Editorial: Thomas Jefferson

Thomas Jefferson: Written in Stone

Editorial

The worst of the pandemic, perhaps, in the rear view; a nation tired and shaken looks for a way to celebrate its birthday in public for the first time in two years.


We spent the morning in Springfield Center, delighted and refreshed as the crowd grew in happy anticipation of the return of the Town’s rightfully heralded Fourth of July Parade. A joy to behold, a joy to talk with the participants as they lined up for the 11 a.m. step-off. Moms and dads, children and grandparents, friends and neighbors coming together on a postcard-perfect morning to celebrate the nation and salute the first responders, the veterans, the children, the bands so proudly marching by.

Then, the drive back to Cooperstown brings news of a wholly different parade experience in Highland Park, Illinois, one in which seven died and dozens were injured because this country has failed, repeatedly, to ban the sale of assault weapons. Because it was more important for Congress to pull a muscle patting itself on the back last week for passing “groundbreaking gun safety legislation” strong enough to barely break a pencil in half. Good job, Congress. You blew it, again.

Taking it all in took away the desire to stand under a canopy of happy fireworks which, this year, do little more than trigger PTSD and scare the fur off household pets and poor wild animals caught in harm’s unintentional way. We love a good fireworks display. Maybe not this year, though.

This year we needed a way to celebrate, and thank God for the good people of Springfield, Oneonta, and everywhere else in Otsego County hosting a parade as old fashioned and hometown as 2022 will allow. We can’t help but fear, though, that it could have been us in Springfield or Oneonta on Monday, running from some idiot on a rooftop with the assault rifle he was able to purchase, legally, all because there are too many people out there who think that the Constitution as written more than 200 years ago deserves to be interpreted as if today were the day that it was written.

We hope hardcore originalists reflect on the words of a genuine Original, Thomas Jefferson — his words literally inscribed in granite on the memorial in Washington, D.C., bearing his name:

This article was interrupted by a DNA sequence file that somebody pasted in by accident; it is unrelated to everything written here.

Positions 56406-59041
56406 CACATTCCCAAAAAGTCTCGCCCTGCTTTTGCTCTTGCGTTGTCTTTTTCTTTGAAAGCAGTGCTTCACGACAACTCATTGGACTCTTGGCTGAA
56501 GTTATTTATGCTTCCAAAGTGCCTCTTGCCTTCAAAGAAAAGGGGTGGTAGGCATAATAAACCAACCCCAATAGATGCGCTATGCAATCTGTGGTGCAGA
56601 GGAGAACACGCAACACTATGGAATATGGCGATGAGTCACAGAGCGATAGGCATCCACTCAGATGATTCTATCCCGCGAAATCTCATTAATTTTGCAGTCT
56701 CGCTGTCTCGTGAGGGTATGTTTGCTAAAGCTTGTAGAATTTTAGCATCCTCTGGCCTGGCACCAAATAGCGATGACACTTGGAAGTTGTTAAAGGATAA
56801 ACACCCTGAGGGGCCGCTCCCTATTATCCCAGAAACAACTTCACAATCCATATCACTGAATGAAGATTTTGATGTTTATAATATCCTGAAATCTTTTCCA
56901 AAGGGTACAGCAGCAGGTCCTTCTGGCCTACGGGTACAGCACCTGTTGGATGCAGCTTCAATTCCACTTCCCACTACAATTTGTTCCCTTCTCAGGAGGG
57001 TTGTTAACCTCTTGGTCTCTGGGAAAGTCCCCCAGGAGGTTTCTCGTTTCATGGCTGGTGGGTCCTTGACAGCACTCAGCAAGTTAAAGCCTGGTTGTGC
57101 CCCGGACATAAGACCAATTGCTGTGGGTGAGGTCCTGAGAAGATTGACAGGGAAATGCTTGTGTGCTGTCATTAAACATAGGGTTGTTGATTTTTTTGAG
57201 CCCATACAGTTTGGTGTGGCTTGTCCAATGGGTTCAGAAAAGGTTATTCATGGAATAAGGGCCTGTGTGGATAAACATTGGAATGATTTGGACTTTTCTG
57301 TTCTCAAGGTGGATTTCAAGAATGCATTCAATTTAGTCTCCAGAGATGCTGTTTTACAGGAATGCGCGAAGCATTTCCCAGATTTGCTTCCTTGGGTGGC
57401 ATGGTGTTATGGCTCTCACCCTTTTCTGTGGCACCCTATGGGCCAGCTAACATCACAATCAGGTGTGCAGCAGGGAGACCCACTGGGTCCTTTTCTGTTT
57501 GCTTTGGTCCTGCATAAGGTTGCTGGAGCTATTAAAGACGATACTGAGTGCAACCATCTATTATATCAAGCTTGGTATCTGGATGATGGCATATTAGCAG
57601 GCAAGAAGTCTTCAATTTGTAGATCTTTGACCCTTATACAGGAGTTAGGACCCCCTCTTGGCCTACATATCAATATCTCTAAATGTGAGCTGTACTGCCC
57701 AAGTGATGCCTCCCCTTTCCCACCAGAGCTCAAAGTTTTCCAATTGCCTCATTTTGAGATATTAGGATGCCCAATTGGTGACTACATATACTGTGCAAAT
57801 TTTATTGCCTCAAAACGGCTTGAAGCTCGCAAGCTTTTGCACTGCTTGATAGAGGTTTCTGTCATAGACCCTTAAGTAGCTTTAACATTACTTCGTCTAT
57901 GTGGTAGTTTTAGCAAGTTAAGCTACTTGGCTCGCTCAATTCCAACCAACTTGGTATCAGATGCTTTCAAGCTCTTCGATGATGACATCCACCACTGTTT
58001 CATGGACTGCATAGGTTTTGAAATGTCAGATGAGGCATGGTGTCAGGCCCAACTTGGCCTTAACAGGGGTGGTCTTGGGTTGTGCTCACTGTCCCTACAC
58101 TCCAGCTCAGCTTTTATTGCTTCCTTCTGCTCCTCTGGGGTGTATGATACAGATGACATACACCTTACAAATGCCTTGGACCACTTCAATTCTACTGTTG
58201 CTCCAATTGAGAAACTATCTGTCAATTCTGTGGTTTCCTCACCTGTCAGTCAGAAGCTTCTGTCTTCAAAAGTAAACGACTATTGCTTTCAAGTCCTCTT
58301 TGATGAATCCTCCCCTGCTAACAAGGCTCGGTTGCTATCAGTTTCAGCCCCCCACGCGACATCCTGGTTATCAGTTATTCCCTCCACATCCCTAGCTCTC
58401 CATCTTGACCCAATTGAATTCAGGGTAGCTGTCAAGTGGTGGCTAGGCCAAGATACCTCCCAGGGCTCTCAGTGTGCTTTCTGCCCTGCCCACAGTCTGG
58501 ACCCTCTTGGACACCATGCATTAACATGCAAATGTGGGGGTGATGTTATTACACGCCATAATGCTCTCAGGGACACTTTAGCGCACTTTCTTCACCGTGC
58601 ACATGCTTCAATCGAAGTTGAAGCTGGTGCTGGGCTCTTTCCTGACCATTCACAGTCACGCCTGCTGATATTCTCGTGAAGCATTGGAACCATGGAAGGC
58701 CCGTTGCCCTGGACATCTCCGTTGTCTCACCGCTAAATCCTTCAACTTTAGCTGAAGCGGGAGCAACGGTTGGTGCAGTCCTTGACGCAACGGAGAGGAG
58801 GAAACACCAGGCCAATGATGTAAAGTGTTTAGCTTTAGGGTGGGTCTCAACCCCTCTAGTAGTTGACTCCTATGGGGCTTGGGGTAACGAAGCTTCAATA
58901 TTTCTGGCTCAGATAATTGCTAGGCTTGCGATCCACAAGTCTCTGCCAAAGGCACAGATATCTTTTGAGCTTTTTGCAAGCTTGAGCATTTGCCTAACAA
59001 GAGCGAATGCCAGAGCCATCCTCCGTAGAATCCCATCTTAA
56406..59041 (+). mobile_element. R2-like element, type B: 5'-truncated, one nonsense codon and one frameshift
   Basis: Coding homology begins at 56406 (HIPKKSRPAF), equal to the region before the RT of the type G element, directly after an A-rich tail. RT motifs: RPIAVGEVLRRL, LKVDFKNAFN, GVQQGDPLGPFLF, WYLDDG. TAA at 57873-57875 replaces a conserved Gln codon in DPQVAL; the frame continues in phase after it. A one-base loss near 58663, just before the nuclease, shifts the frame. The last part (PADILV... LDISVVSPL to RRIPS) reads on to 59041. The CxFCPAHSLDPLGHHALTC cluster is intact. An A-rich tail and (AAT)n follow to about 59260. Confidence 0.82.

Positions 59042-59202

I am not an advocate for frequent changes in laws and constitutions, but laws and institutions must go hand in hand with the progress of the human mind. As that becomes more developed, more enlightened, as new discoveries are made, new truths discovered and manners and opinions change, with the change of circumstances, institutions must advance also to keep pace with the times. We might as well require a man to wear still the coat which fitted him when a boy as a civilized society to remain ever under the regimen of their barbarous ancestors.

These days, barbarism seems less a province of our ancestors than it does the crowd demanding James Madison’s document be followed to the letter of its colonial time. They’re wrong, and they’re making it awfully hard to feel celebratory when so many innocent Americans are dying in elementary schools, churches, grocery stores, and parades at the hands of their narrow-minded originalism.


Happy birthday, America. Hope you survive another trip around the sun.


3 thoughts on “Editorial: Thomas Jefferson

  1. Drew P Weiner

    Springfield ALLWAYS Puts on the best 4th of July celebration! One thing, has Brooks BBQ Changed something in their BBQ sauce or something? The chicken just doesn’t taste the same, or is it just me?

  2. Chip Northrup

    Well said, oh wise one. “Originalists” are opportunistic in their reading on the text, it’s a convenient ploy to get their opinions writ into law – to the detriment of progress, sanity and safety

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